Mark Knopfler

In this is­sue John Wheatcroft turns his at­ten­tion to­wards the blue­sier side of a true Lo­cal Hero, the fin­ger-pick­ing good Mark Knopfler.

Guitar Techniques - - Lesson: Blues -

For people of a cer­tain age Mark Knopfler will for­ever be as­so­ci­ated with Dire Straits and the mid 80s era of ex­cess. At that time the Straits were lit­er­ally the big­gest band in the world; Broth­ers In Arms sold over 3,000,000 copies in the UK alone and their Amer­i­can No.1 sin­gle Money For Noth­ing was the first video to be aired on MTV Europe. How­ever, since dis­solv­ing the band in 1995, Knopfler’s car­reer has con­tin­ued to go from strength to strength, with a slew of suc­ces­ful solo re­leases and sound­track scores, awards for song­writ­ing and com­po­si­tion, and a long list of fruit­ful col­laboa­ra­tions with artists such as Bob Dy­lan, Chet Atkins, Eric Clap­ton, Van Mor­ri­son, St­ing and, most im­por­tantly, French & Saun­ders (take a look on YouTube right now).

Mark is a left-han­der who plays gui­tar right-handed. This gives him ex­tra strength for ex­e­cut­ing mul­ti­ple string bends, a Knopfler trade­mark. In­spired by the in­tri­cate lead tech­nique of Lon­nie John­son and the sub­tle skills of coun­try blues play­ers, Mark has evolved his own unique fin­ger­pick­ing style. He uses this quirky ap­proach for sin­gle notes, dou­ble-stops and in­tri­cate chordal pas­sages; mix­ing blues, coun­try, folk and jazz in­flu­ences to cre­ate a style that is at times raw and di­rect and at oth­ers hip, so­phis­ti­cated and beau­ti­ful.

While raised in Blyth, Northum­ber­land, Mark was ac­tu­ally born in Glas­gow to Hun­gar­ian and English par­ents. From a com­po­si­tional per­spec­tive there is a no­tice­able Celtic in­flu­ence in much of his writ­ing style, al­though both Amer­i­cana and clas­sic coun­try in­flu­ences are also clearly ev­i­dent. Mark’s most re­cent re­lease, Pri­va­teer­ing, mixes these styles with a lib­eral dose of rootsy blues and the net re­sult suits his sto­ry­teller song­writ­ing style, his nat­u­ral al­most spo­ken vo­cal de­liv­ery along with his or­ganic gui­tar play­ing style down to the ground. Much of his ap­peal lies in his warm, melodic ap­proach to gui­tar play­ing, a di­rect re­sult of his early love of Hank Marvin. While more than ca­pa­ble of dis­play­ing con­sid­er­able tech­ni­cal com­mand of his in­stru­ment when re­quired, Knopfler al­ways places the melody and the song first, mak­ing his gui­tar style ac­ces­si­ble and invit­ing to ev­ery­body.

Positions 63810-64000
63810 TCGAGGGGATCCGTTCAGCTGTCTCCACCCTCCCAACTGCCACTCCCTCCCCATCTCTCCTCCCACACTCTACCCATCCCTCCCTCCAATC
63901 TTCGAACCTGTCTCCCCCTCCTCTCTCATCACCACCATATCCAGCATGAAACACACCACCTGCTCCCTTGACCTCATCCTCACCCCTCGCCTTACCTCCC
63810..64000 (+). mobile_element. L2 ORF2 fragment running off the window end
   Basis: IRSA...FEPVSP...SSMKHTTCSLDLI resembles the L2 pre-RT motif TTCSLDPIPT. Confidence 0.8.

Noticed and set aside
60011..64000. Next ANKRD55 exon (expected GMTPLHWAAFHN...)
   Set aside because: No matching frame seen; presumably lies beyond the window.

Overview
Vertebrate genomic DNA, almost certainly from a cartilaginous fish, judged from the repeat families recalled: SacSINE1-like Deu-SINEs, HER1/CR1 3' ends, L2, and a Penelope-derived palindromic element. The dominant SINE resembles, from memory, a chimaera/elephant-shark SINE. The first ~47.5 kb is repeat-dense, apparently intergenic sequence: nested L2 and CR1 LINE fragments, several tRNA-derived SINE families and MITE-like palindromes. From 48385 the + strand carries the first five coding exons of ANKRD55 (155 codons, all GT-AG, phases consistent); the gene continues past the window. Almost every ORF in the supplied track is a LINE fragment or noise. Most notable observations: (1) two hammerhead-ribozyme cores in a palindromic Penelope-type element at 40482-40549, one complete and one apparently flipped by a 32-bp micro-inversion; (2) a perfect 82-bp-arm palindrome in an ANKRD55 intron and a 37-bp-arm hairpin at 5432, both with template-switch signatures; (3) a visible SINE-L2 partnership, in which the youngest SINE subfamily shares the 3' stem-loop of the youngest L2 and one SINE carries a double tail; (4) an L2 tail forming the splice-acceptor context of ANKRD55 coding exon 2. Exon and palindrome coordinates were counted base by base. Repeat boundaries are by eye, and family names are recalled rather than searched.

In typ­i­cal Blues Dues style there are five short mu­si­cal ex­am­ples to learn this month. Mark is def­i­nitely a gui­tarist who plays for the song, so to get the full ef­fect you need to lis­ten to the gui­tar play­ing in­tently, along with the song in which it is placed. It helps when com­pos­ing or im­pro­vis­ing so­los to know a lit­tle about the con­text in which your ideas are placed. So next time you play a solo, think about the sub­ject of the song. What is the mood of the piece and how might the lyrics af­fect what you are go­ing to play? Cre­at­ing co­he­sive so­los is much more about play­ing sym­pa­thet­i­cally to your sur­round­ings than just se­lect­ing the cor­rect scale to go with the chords.

If you’re play­ing an in­stru­men­tal piece, per­haps ru­mi­nate over the ti­tle and con­sider how this might in­flu­ence your ap­proach. I’m sure that Knopfler would echo these sen­ti­ments, but for now learn each ex­am­ple along with the as­so­ci­ated back­ing and then per­haps try to com­pose some sim­i­lar short ex­am­ples that ei­ther com­pli­ment the mood we’ve cre­ated; or per­haps even de­vise a con­trast­ing idea that changes things around en­tirely.

It struck me that I knew sod all about mu­sic, so I just sat down and made my­self stick at it. Mark Knopfler

Mark Knopfler: note the un­usual pick­ing ap­proach

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